When Glenn Cox debuted with the Montreal Royals in the spring of 1951, the first batter he faced was Jackie Robinson.
The Dodgers’ Triple-A Royals were battling their big league peers in an exhibition game, and as Robinson dug into the batter’s box, Cox, then a raw, 20-year-old right-hander, stared in for a sign from his catcher. He proceeded to unleash a fastball that ended up just missing Robinson’s chin, knocking the baseball legend to the ground.
“I thought he was going to charge the mound to come after me,” Cox revealed in his 2009 memoir, The Way the Game Was Played, “but he just looked at me and threw the bat down. He told the umpire he wasn’t hitting against that nut and walked off.”
Control was never one of Cox’s strengths. Fortunately his velocity was good enough to allow him to fulfill his dream of pitching in the big leagues.
Born on February 3, 1931 in Montebello, Calif., Cox was the youngest of Charlie and Leonora Cox’s four children. Cox liked to hunt and fish when he was growing up, but the only thing he really aspired to be was a professional baseball player.
He spent countless hours honing his diamond skills and by his mid-to-late teens, his work was paying off. According to Cox in his memoir, the Pittsburgh Pirates, Chicago Cubs and Boston Red Sox all expressed an interest in signing him, before his inked a deal with the Brooklyn Dodgers in 1949 that paid him $1,800 a month for two years.
He won 17 games for the Dodgers’ Class-C, Pioneer League affiliate in Billings in 1950, before joining the Triple-A Royals in the spring of 1951. Cox started the season with Montreal, but was shelled for five runs in three innings in his only start with the Canadian club before he was demoted to Double-A Mobile.
Cox served in the U.S. army in the Korean War in 1952 and 1953, before returning to the Royals the following year to earn a rotation spot and post 13 wins and a 3.68 ERA to help the team to 88 regular season victories.
He returned to Montreal in 1955, where he registered 11 wins in a rotation alongside future Hall of Famers Don Drysdale and Tommy Lasorda. His success on the mound helped propel the Royals to the top of the International League standings, before his contract was purchased by the Kansas City A’s on September 12.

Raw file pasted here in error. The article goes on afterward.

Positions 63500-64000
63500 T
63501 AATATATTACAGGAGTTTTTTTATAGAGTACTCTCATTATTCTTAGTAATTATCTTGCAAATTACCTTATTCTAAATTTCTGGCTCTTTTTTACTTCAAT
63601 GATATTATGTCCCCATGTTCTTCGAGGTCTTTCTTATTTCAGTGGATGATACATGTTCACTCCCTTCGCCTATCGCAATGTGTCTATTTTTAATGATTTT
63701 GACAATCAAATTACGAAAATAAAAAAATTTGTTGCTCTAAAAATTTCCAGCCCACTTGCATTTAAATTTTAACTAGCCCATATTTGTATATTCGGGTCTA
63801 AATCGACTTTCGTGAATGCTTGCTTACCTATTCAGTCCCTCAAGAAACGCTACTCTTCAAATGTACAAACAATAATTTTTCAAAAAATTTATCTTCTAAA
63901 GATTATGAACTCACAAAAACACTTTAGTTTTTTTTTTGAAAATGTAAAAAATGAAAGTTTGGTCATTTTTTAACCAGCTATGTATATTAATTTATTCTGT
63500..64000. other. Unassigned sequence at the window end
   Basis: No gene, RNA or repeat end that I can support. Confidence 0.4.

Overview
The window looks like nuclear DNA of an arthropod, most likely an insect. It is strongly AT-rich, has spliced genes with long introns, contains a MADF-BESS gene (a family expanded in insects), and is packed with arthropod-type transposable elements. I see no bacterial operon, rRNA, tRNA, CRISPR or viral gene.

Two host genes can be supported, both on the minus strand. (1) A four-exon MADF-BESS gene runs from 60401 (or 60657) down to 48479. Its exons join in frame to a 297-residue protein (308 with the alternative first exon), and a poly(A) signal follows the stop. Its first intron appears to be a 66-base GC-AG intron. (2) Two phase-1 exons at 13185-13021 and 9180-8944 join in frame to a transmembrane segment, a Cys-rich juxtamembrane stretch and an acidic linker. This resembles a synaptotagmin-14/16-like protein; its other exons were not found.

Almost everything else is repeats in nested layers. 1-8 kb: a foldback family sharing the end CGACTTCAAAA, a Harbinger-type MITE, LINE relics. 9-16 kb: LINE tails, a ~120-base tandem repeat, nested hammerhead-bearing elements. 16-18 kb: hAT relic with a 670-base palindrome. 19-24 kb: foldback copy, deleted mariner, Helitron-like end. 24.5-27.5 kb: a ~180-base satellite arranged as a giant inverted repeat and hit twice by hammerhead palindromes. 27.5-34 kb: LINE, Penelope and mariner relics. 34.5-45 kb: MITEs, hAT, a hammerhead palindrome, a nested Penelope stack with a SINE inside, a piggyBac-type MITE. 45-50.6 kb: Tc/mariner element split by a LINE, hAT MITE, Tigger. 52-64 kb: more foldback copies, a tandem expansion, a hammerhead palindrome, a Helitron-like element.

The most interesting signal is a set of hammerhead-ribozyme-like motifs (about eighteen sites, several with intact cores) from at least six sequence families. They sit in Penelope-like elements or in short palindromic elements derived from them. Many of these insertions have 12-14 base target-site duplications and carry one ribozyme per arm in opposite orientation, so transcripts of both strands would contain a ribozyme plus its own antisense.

In his big league debut on September 20, he was roughed up for seven runs in 1-1/3 innings by the Detroit Tigers at Tigers Stadium.
Over the next three seasons, he was shuttled between the A’s and their Triple-A affiliates in Richmond and Buffalo. He tossed his only major league complete game on September 29, 1956 in a 5-1 loss to the Chicago White Sox. In his typically wild fashion, Cox walked nine batters in the contest.
His sole big league win came against in the New York Yankees on July 20, 1957, when he tossed 2-1/3 innings of shutout relief in an A’s 6-4 triumph at Municipal Stadium in Kansas City. That was one of his career-high 10 big league appearances that season.
In the minors, Cox established himself as one of the best hitting pitchers. He belted seven home runs in both 1957 and 1958, before splitting his final professional season between Triple-A clubs in Buffalo and Portland.
According to Baseball Reference, Cox returned to California after hanging up his spikes to run an 80-unit apartment complex called Camelot in Whitter, Calif, from 1961 to 1972. He also purchased a fishing resort on the Sacramento River and owned and operated a carpet store from 1974 to 1980.
In the early ’80s, he returned to baseball as the head coach of the Los Molinos High School team. He coached that team for over 15 years and also assisted with the school’s volleyball, basketball and football squads. The baseball field at the high school has since been renamed in his honour.
After stepping away from coaching, Cox enjoyed fishing and hunting and in 2009 published a short memoir.
“Over the last few years, I’ve been hearing about and seeing all the stories surrounding ballplayers using dope and steroids and thought people would like to have a different view of how us older players got it done not using those things,” Cox told the Red Bluff Daily News, when asked why he decided to write a memoir. “I especially wanted to help kids realize that we played for the love of the game and not just for the money.”
Less than three years after his memoir was released, Cox passed away at his home in Los Molinos, Calif., on January 8, 2012 at the age of 80. He left behind his wife, Cathy, four children, six grandchildren and four great-grandchildren.
*This is the sixth article in my series about members of the 1954 Montreal Royals. You can read my articles about Roberto Clemente, Billy Harris, Don Thompson, Gino Cimoli and Chico Fernandez by clicking on their names.